BERLIN: Germany’s prolific Miroslav Klose, the all-time World Cup top-scorer, announced his retirement on Tuesday at the age of 38.
The striker, Germany’s record scorer with 71 goals in 137 internationals, was without a club after his Lazio contract expired last season and he will now join the national side’s coaching staff.
Klose hit a record 16th goal in World Cup finals during the 7-1 semi-final thrashing of hosts Brazil two years ago, which saw him overtake former Brazil star Ronaldo.
Germany went on to win the title in Klose’s last game for his country, but he continued in the Italian league with Lazio.
Klose will join Germany’s coaching staff after an invitation from head coach Joachim Loew and will be on the bench alongside Loew for the 2018 World Cup qualifier away to San Marino on November 11 and the friendly four days later against Italy in Milan.
He will complete an individual training programme with the goal of embarking on a coaching career, the German Football Association (DFB) says.
“I celebrated my biggest successes in the national team, the time was wonderful and remains unforgettable so I am happy to be able to return to the DFB,” said Poland-born Klose.
“The idea has been growing in the last few months to stay on the pitch, but with a new perspective, mainly as a coach.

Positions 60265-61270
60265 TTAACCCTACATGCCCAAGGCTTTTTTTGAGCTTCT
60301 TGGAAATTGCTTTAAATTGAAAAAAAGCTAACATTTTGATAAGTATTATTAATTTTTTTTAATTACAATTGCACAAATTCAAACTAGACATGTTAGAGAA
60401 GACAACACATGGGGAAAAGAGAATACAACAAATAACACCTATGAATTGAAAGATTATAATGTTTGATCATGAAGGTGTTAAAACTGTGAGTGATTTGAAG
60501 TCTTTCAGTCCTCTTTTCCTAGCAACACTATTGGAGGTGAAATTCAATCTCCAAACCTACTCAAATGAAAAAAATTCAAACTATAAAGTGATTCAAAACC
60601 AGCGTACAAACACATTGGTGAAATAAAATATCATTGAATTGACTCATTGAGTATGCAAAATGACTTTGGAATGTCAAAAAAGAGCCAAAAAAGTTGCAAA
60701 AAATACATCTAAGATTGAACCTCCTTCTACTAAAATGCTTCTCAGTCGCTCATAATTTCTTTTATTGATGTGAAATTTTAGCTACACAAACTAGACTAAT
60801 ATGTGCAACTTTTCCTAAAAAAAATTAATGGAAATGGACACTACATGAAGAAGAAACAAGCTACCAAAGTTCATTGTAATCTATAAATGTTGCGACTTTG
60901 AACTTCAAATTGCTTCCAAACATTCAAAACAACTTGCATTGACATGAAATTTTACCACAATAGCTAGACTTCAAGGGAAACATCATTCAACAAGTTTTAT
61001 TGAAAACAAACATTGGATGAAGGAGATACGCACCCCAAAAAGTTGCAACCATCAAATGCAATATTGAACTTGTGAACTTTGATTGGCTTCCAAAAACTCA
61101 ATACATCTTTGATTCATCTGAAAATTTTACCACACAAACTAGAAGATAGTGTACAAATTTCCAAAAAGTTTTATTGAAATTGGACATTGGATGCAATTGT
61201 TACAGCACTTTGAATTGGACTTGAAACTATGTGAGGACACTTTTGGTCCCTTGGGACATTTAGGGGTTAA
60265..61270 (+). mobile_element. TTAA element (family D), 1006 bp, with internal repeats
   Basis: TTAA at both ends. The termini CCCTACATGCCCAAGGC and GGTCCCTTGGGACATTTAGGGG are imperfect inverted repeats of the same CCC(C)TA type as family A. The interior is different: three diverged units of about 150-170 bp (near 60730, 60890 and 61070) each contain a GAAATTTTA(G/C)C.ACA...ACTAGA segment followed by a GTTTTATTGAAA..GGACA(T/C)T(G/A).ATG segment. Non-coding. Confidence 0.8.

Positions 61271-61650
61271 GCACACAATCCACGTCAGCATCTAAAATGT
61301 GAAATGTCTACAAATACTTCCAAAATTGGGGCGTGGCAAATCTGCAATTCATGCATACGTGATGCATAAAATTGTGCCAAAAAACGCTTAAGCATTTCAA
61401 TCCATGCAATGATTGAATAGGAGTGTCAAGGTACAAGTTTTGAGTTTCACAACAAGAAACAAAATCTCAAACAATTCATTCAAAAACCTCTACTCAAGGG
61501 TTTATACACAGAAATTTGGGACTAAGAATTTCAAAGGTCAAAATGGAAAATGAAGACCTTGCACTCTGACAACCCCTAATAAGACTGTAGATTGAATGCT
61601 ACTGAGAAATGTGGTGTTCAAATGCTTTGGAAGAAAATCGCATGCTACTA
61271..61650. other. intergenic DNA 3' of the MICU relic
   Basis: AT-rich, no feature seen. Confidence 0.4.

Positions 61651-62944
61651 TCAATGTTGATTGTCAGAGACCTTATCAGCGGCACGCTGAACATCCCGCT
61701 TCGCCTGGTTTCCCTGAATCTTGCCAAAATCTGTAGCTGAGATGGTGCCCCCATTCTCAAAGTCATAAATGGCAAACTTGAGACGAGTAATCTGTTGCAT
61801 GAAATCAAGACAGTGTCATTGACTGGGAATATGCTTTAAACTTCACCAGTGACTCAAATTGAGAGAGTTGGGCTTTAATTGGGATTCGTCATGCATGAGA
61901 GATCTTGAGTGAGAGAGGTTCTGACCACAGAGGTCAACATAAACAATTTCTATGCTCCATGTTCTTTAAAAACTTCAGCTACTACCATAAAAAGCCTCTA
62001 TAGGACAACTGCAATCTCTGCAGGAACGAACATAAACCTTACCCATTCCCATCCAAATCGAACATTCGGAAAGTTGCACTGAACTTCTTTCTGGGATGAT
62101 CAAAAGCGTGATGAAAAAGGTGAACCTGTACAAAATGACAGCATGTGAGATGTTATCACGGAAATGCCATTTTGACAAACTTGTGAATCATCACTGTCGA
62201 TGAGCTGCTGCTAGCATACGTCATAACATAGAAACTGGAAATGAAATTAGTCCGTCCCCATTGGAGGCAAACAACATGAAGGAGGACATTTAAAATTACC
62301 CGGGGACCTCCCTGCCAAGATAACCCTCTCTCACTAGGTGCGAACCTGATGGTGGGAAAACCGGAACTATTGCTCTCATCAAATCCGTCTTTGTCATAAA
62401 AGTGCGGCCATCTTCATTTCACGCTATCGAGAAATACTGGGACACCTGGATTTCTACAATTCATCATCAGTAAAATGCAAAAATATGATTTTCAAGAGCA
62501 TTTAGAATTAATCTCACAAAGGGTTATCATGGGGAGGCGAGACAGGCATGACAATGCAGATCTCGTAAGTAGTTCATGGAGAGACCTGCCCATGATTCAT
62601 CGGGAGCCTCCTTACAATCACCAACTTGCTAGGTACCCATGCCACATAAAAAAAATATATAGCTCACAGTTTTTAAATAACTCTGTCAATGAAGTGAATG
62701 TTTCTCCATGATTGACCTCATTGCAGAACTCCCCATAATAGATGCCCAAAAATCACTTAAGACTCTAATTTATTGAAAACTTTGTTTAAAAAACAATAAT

“To be able to read a game, to prepare myself meticulously, to develop strategies and tactics — that had already really interested me as a player.
“I am very grateful to Jogi Loew and (DFB director) Hansi Flick for this opportunity and chance to sharpen my practical skills.”
Loew, 56, who extended his contract as head coach until 2020 on Monday, said he was delighted to welcome the “dependable” Klose into his backroom staff.
“He is a role model, as a human being and an athlete, who gives his all for the team and its success,” said Loew, German head coach since 2006.
“We want to support him in the DFB on his path for becoming a coach. “I am certain we (the backroom staff), as well as the players, will benefit greatly from his presence and participation.”
Loew’s former assistant Flick, now the DFB’s director of sport, said keeping Klose’s experience was vital.
“For football as a whole it is an absolute win if someone like Miroslav Klose decides to work as a coach and to continue to work for the DFB,” said Flick.
Klose made his Bundesliga debut in 2000 with Kaiserslautern and went on to play for Werder Bremen, Bayern Munich and Lazio.
He scored 121 goals in 307 matches in Germany’s top flight and managed 68 goals in 173 Serie A games during five years with Lazio, who he joined in 2011.
His final appearance for Germany was in the 2014 World Cup final win over Argentina after extra time at Rio de Janeiro’s iconic Maracana stadium.
Just before the tournament, he became Germany’s all-time top-scorer in a 6-1 warm-up friendly win over Armenia.
He netted his 69th goal to break Gerd Mueller’s record of 68 goals, though Mueller’s phenomenal feat was in only 62 appearances, for West Germany.